The effort to adopt a prescription drug monitoring program was given a significant boost last week when a key opponent of the legislation signaled that he would not continue to oppose its progress if its use was mandated. Although yesterday’s Senate debate of the bill shows that other legislators continue to try to block and restrict the legislation, the effort’s viability has increased in the last two weeks. Public opinion, new research and efforts by counties to set up their own database, have helped the issue remain relevant throughout the session, aiding stakeholders’ and Rep. Holly Rehder’s efforts to pass a PDMP, which MHA strongly supports.

Earlier this week, a Senate committee approved a bill to make various changes to standards governing the regulation of stroke, STEMI and trauma centers. Although the bill may not cross the finish line on its own, MHA is working to identify opportunities to amend the provision to other legislation. This is how much legislation is enacted, and MHA is prepared for the flurry of revisions and amendments.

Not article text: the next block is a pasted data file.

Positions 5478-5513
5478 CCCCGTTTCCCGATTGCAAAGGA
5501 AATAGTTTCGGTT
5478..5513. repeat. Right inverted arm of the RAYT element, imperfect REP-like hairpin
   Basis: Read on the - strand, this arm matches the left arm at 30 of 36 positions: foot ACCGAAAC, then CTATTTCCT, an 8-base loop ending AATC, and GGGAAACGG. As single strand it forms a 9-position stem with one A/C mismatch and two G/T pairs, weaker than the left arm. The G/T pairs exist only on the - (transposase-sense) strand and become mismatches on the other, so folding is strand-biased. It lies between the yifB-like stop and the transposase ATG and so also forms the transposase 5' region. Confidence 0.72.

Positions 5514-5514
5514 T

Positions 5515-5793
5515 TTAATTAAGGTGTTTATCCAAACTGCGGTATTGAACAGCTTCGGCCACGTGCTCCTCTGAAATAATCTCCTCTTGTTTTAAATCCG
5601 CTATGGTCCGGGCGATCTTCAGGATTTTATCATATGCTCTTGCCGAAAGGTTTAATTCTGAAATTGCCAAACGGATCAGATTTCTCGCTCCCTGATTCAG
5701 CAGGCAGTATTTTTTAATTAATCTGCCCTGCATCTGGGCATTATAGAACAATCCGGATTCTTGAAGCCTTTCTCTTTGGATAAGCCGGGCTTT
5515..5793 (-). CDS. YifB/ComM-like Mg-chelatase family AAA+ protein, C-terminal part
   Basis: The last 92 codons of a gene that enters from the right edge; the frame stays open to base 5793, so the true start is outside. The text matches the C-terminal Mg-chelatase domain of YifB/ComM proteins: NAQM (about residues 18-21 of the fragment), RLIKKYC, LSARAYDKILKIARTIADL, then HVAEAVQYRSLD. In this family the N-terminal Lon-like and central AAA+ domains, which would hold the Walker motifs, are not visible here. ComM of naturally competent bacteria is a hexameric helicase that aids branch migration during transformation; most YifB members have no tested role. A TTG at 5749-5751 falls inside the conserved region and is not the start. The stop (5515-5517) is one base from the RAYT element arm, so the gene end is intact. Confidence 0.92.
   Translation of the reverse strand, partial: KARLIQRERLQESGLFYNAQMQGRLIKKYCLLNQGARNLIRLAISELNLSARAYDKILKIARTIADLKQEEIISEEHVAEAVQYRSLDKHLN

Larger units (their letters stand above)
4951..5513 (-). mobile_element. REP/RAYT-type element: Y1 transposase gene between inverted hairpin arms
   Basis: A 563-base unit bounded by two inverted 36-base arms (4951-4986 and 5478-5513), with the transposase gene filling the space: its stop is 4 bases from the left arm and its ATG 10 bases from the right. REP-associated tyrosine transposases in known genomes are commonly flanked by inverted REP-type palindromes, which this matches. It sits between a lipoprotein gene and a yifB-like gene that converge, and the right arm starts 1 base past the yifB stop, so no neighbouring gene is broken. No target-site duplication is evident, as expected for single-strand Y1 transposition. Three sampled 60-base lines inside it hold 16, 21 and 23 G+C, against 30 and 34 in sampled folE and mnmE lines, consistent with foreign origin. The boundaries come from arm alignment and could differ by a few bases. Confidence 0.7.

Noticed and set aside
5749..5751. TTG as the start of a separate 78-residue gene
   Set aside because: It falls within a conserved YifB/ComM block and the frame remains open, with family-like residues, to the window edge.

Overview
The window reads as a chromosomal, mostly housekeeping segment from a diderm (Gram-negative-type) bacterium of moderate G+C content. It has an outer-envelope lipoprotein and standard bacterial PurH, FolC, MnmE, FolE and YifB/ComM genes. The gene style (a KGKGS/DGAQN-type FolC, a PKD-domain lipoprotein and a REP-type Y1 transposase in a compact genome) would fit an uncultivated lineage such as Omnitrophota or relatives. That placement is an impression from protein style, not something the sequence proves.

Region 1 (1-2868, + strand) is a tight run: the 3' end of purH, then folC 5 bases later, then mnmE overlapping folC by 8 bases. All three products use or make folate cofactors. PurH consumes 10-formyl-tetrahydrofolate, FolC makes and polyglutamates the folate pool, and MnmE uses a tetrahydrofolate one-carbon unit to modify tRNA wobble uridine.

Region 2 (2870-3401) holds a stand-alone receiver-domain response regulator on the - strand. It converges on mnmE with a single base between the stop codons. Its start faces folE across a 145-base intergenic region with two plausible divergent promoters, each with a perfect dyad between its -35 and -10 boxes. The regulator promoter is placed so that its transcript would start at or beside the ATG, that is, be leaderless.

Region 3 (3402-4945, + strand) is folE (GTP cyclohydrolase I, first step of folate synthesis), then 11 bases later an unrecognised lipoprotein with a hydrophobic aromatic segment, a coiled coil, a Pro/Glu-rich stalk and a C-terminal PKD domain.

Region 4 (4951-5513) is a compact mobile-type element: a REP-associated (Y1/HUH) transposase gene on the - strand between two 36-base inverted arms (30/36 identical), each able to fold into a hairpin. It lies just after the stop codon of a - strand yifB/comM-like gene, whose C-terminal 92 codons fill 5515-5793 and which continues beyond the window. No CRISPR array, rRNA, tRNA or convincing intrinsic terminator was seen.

As time grows short, bills that are furthest along in the legislative process have a bit of an advantage in the race to enactment — absent acrimony or shenanigans. However, front-runners can, and do, falter, so vigilance and adaptability are in order. MHA is prepared to press the hospital advocacy agenda to full advantage in the coming month.

It’s impossible to know what will have crossed the finish line by the deadline. However, there are strong signals that the General Assembly will deliver on hospital priority bills. In this regard, continue to watch for news updates, or even a call, from MHA to engage with legislators on issues affecting hospitals and health care in general. Last minute “deals” often need a boost from constituents from home districts. We will keep you apprised if a last minute push is necessary.

There’s a hard deadline of May 12. We’re making good progress.

Send me a note to let me know what you’re thinking.

Herb Kuhn, MHA President & CEO



Herb B. Kuhn
MHA President and CEO

In This Issue